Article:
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Publication 526

When To Deduct(p13)

You can deduct your contributions only in the year you actually make them in cash or other property (or in a later carryover year, as explained under How To Figure Your Deduction When Limits Apply, later). This applies whether you use the cash or an accrual method of accounting.

Time of making contribution.(p13)

Usually, you make a contribution at the time of its unconditional delivery.
A check you mail to a charity is considered delivered on the date you mail it.
Text message.(p13)
Contributions made by text message are deductible in the year you send the text message if the contribution is charged to your telephone or wireless account.
Credit card.(p13)
Contributions charged on your bank credit card are deductible in the year you make the charge.
Pay-by-phone account.(p13)
Contributions made through a pay-by-phone account are considered delivered on the date the financial institution pays the amount. This date should be shown on the statement the financial institution sends you.
Stock certificate.(p13)
A properly endorsed stock certificate is considered delivered on the date of mailing or other delivery to the charity or to the charity's agent. However, if you give a stock certificate to your agent or to the issuing corporation for transfer to the name of the charity, your contribution isn't delivered until the date the stock is transferred on the books of the corporation.
Promissory note.(p13)
If you issue and deliver a promissory note to a charity as a contribution, it isn't a contribution until you make the note payments.
If you grant a charity an option to buy real property at a bargain price, it isn't a contribution until the charity exercises the option.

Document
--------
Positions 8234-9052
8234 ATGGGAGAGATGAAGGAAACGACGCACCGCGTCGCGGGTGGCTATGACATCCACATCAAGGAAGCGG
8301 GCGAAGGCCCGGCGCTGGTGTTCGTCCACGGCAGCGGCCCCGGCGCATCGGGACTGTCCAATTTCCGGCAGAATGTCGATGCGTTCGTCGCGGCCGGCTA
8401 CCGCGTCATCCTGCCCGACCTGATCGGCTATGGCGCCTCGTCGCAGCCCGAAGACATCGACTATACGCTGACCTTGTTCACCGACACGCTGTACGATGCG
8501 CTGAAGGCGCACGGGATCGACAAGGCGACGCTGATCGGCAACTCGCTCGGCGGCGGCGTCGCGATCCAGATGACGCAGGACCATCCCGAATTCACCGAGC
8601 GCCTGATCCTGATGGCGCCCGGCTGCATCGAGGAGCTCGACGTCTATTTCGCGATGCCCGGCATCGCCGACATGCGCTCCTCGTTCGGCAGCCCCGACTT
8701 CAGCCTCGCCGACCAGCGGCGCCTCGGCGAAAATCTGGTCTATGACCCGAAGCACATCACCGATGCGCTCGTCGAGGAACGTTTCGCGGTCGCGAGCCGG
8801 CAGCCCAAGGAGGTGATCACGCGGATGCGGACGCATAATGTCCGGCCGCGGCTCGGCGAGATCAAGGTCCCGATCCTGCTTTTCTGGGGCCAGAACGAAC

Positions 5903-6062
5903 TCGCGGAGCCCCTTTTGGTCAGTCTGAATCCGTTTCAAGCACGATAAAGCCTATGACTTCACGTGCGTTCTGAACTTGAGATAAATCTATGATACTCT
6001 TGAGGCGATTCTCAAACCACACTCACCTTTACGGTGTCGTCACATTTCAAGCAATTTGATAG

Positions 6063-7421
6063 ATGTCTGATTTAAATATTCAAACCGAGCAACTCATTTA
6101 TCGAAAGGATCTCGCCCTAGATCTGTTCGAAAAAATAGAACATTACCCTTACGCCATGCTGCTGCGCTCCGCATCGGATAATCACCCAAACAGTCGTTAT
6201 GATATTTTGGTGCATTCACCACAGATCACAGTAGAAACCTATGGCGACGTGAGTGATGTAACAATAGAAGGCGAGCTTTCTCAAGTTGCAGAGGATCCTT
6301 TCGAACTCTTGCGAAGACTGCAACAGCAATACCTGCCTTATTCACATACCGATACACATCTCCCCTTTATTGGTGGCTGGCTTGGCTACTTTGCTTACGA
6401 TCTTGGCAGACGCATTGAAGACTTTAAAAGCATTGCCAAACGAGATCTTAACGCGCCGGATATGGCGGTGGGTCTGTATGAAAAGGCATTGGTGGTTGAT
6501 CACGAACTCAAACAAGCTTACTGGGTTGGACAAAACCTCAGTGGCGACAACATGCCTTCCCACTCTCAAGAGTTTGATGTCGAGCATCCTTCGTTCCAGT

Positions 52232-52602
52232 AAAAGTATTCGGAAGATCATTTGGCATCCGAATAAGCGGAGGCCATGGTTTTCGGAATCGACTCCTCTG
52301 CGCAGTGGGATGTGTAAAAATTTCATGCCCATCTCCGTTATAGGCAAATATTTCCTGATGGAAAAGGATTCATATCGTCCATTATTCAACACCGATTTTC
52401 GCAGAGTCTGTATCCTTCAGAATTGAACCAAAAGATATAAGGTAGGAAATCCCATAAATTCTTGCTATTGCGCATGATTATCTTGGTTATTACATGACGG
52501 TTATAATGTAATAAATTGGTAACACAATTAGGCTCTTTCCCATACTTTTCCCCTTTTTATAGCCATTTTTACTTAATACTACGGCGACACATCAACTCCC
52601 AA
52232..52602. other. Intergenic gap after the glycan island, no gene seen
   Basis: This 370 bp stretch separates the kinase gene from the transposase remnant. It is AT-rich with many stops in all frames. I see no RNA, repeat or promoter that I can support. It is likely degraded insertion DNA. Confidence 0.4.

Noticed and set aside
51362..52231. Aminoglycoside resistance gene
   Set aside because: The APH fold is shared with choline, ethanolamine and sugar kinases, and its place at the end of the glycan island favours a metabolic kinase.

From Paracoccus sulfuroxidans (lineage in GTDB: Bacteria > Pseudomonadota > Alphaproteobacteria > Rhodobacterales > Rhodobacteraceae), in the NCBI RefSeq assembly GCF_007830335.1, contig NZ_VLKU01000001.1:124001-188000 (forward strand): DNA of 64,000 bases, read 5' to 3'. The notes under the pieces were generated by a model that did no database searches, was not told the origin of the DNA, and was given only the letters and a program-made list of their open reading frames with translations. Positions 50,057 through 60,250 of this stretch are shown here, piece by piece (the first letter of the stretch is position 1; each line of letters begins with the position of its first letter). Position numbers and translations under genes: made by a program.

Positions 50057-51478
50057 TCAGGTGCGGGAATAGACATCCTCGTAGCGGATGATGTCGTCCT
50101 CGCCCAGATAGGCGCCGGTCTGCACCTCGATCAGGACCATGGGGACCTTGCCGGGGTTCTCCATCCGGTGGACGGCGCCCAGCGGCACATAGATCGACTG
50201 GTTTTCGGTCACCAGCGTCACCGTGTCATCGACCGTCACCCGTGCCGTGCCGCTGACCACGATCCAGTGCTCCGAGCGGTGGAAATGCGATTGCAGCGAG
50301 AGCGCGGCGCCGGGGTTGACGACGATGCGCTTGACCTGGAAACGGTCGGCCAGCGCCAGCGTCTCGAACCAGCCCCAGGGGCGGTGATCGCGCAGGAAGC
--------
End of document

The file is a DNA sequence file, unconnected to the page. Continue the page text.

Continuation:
Borrowed funds.(p13)
If you contribute borrowed funds, you can deduct the contribution in the year you deliver the funds to the charity, regardless of when you repay the loan.
Conditional gift.(p13)
If your contribution depends on a future act or event to become effective, you can't take a deduction unless there is only a negligible chance the act or event won't take place.
If your contribution would be undone by a later act or event, you can't take a deduction unless there is only a negligible chance the act or event will take place.

Example 1.(p13)

You contribute cash to a local school board, which is a political subdivision of a state, to help build a school gym. The school board will refund the money to you if it doesn't collect enough to build the gym. You can't deduct your contribution until there is no chance (or only a negligible chance) of a refund.

Example 2.(p13)

You donate land to a city for as long as the city uses it for a public park. The city plans to use the land for a park, and there is no chance (or only a negligible chance) of the land being used for any different purpose. You can deduct your charitable contribution.